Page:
by L. J. Bosela

One misstep and she’d tumble, down the far embankment and into the river, to her death. She hated heights; they made her stomach feel like a parfait that’s just gotten pulsed in a blender. But she always found herself climbing things, going to stand on the edge. Just to prove that fear was not her master.

Her toes curled at the edges of the crumbling rock as pebbles and clumps of dirt cascaded down and splashed unseen and unheard in the foaming rapids below her feet.

“Kahlia!” her brother’s voice screamed over the tumult of the water below them. “Get back from the edge! I told Dad I’d keep you safe!”

“Don’t make promises for me. You might not be able to keep them. Especially not promises to a dead man,” she said, willing herself not to vomit at the realization that the river was some eighty feet beneath her feet.

“Kahlia, please!”

“Is that your magic word?”

“Please, please, come back.” He shouted again, this time, somewhat nearer to her.

“Don’t you ever wonder, Misha, about jumping? About how for a brief moment, one might not fall, but fly instead? Have you ever thought about riding the back of the wind, of changing the fall into a flight, and finally escaping from the bonds of normalcy?”

“You’d only fall and get hurt if you jump,” he was reaching for her, and couldn’t come close enough to take hold of her hood or arm. “You’re just human, Kal, and gravity’ll kill you.”

“But for one moment, that glorious one moment of flight, I would be free. I’d be a fairy thing. I could know what it really means to be free.” She leaned forward slightly and sent another shower of pebbles down into the turbulence. “And now I stand in the balance – between the world of the fall and the dream of the flight.”

“Come back before you lose your balance then, Kahlia.”

His voice was plaintive and she knew he hadn’t listened at all to anything she’d said. Not that he ever listened to her. All she ever got was either cajoling to be sensible and serious or that look of amused condescension when little Kal was being whimsical and childish.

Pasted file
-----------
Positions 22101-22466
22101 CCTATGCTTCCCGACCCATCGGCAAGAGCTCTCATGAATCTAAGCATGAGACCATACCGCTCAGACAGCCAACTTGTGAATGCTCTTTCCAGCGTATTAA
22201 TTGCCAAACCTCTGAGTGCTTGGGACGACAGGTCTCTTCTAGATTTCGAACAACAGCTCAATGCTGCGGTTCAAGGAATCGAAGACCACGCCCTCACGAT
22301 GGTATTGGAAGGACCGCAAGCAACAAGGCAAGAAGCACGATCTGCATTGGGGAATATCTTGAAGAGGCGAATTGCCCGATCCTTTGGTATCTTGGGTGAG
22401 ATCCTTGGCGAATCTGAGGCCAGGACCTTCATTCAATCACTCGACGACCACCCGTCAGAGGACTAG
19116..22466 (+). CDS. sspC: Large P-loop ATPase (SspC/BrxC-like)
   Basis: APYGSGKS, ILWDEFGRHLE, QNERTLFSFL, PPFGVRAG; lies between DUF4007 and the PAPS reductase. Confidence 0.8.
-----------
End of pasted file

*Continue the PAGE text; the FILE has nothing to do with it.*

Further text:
But she wanted to fly.

He came a few steps closer; she could hear his breath ripping raggedly from his chest. She closed her eyes and filled her mind with the musky smell of the damp forest behind her and the tang of the wet rocks below.

“Fly with me, Misha,” she whispered. The birds flapped in some nearby thicket, taunting her with the knowledge of flight and wildness. But she had no wings; she was just an earthbound child with a fairy-soul and a heart that only wanted to be free.

“Kahlia,” she felt his hand on her shoulder for the split instant before the stone beneath finally gave way completely.

She flailed her arms, grabbing onto his sleeve, and then she toppled and her stomach churned.

Down, down.

The water would claim her soon, but for that moment, she knew her wish was fulfilled. Time slowed and she smiled to the wind.

I am flying. I am free. And her heart and soul, for that moment, turned falling into flying and she was truly, finally, free.


About the Author: L.J. Bosela

LJ Bosela picL.J. Bosela was raised in Sterling on the Kenai Peninsula. She writes mostly fiction, with a special interest in fantasy in the style of Tolkien, Lewis, and McKillip. Outside of writing, she also enjoys reading, drinking tea, listening to classical and folk music, and spending time walking through woods, bookstores, and antique shops.

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